More than a year before the Sept. 11 attacks, a small, highly classified military intelligence unit identified Mohammed Atta and three other future hijackers as likely members of a cell of Al Qaeda operating in the United States, according to a former defense intelligence official and a Republican member of Congress.
In the summer of 2000, the military team, known as Able Danger, prepared a chart that included visa photographs of the four men and recommended to the military’s Special Operations Command that the information be shared with the Federal Bureau of Investigation, the congressman, Representative Curt Weldon of Pennsylvania, and the former intelligence official said Monday.
The recommendation was rejected and the information was not shared, they said, apparently at least in part because Mr. Atta, and the others were in the United States on valid entry visas. Under American law, United States citizens and green-card holders may not be singled out in intelligence-collection operations by the military or intelligence agencies. That protection does not extend to visa holders, but Mr. Weldon and the former intelligence official said it might have reinforced a sense of discomfort common before Sept. 11 about sharing intelligence information with a law enforcement agency.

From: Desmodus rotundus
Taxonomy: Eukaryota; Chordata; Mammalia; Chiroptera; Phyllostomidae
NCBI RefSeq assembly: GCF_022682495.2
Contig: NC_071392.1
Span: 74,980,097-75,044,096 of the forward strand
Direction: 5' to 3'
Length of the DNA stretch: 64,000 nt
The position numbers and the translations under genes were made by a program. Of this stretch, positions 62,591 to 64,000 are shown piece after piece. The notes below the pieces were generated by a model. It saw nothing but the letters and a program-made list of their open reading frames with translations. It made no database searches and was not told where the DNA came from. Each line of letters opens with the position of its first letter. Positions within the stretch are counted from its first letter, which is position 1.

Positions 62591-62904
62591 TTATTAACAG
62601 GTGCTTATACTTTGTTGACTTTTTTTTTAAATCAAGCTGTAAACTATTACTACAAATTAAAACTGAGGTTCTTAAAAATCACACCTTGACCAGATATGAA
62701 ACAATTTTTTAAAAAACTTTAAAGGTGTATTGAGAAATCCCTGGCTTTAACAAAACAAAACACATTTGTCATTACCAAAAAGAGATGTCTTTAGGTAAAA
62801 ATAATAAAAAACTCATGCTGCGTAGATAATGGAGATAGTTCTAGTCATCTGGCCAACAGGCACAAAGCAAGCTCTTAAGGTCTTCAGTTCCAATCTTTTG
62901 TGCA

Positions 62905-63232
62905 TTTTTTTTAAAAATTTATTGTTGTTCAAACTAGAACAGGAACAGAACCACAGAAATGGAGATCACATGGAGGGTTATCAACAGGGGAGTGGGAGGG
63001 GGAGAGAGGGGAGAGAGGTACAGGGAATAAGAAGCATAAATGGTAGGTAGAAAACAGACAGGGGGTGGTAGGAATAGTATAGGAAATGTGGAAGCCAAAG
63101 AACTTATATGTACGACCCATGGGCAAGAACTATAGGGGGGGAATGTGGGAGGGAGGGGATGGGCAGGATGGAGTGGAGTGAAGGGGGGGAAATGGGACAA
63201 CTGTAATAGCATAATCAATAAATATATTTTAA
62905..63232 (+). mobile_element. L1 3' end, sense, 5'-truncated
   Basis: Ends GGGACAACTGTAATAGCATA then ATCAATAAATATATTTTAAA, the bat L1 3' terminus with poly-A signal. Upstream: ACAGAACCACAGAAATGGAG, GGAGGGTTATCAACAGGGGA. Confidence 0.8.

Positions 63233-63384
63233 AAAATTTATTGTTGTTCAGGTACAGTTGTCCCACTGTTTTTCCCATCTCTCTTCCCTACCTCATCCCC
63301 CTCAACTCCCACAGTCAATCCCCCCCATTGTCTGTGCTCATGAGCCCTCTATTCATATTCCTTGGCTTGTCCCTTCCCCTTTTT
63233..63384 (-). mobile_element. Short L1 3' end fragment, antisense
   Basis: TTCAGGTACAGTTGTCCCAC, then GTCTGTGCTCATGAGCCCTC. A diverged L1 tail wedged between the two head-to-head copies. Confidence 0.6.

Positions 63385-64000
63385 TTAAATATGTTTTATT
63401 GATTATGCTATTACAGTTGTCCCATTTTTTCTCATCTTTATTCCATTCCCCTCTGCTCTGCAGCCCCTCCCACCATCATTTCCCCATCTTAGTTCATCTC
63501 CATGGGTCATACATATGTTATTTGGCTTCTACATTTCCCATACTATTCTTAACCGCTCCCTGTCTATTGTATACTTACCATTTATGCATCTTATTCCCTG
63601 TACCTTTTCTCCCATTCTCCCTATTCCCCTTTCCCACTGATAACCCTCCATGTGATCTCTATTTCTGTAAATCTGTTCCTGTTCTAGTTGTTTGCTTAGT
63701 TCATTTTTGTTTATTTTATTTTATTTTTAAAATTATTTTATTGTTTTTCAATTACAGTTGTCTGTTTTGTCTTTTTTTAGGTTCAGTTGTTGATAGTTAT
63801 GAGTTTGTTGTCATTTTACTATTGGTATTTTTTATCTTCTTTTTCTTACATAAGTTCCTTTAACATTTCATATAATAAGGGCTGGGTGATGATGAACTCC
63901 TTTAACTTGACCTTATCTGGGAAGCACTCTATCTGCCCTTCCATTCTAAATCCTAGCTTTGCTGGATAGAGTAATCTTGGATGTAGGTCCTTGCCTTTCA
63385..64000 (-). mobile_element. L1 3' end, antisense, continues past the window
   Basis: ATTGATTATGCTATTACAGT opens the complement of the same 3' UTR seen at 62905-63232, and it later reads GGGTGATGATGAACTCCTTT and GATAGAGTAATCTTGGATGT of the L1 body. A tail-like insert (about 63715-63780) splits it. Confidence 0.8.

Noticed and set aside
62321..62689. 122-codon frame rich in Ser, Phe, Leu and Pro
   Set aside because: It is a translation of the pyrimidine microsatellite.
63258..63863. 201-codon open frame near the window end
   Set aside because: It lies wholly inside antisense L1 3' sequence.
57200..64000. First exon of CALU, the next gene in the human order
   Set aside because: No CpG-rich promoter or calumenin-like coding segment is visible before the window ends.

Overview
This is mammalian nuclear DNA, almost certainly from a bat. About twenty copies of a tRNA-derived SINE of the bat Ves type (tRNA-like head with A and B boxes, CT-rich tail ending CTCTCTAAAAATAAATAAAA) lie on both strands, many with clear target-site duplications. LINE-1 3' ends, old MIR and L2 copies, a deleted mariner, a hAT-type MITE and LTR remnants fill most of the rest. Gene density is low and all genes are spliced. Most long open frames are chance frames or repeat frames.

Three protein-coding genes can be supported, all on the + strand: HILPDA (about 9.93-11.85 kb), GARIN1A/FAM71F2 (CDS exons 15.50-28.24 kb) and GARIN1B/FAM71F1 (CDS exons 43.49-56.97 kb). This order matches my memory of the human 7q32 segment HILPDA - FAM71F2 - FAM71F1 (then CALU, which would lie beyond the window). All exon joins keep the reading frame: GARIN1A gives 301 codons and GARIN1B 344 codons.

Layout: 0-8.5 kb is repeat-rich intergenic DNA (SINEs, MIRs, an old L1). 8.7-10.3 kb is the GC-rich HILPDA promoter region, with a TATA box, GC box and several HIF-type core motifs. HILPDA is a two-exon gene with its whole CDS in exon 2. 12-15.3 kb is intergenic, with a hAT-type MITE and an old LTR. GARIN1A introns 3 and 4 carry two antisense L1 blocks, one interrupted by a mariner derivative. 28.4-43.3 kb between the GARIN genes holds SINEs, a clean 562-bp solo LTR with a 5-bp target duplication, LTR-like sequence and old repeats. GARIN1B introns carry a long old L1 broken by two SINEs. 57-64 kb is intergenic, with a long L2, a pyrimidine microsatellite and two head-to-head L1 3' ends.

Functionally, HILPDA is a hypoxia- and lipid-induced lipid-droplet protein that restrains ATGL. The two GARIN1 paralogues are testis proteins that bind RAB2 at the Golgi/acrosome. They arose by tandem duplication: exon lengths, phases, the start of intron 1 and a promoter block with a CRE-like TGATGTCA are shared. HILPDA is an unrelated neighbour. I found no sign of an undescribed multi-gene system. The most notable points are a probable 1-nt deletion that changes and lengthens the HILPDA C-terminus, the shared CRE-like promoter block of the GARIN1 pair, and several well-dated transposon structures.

Administration apologists like to claim there was a mysterious “wall” preventing them from sharing the sort of information. Of course, the problem was that they didn’t understand the rules, and no one put all the pieces together.
I’m not at all convinced that this sort of information would get where it belongs.
Let’s all be mollified by the knowledge that the military is making plans for deploying troops domestically in response to the next attack.
The war plans represent a historic shift for the Pentagon, which has been reluctant to become involved in domestic operations and is legally constrained from engaging in law enforcement. Indeed, defense officials continue to stress that they intend for the troops to play largely a supporting role in homeland emergencies, bolstering police, firefighters and other civilian response groups.
But the new plans provide for what several senior officers acknowledged is the likelihood that the military will have to take charge in some situations, especially when dealing with mass-casualty attacks that could quickly overwhelm civilian resources.
“In my estimation, [in the event of] a biological, a chemical or nuclear attack in any of the 50 states, the Department of Defense is best positioned — of the various eight federal agencies that would be involved — to take the lead,” said Adm. Timothy J. Keating, the head of Northcom, which coordinates military involvement in homeland security operations.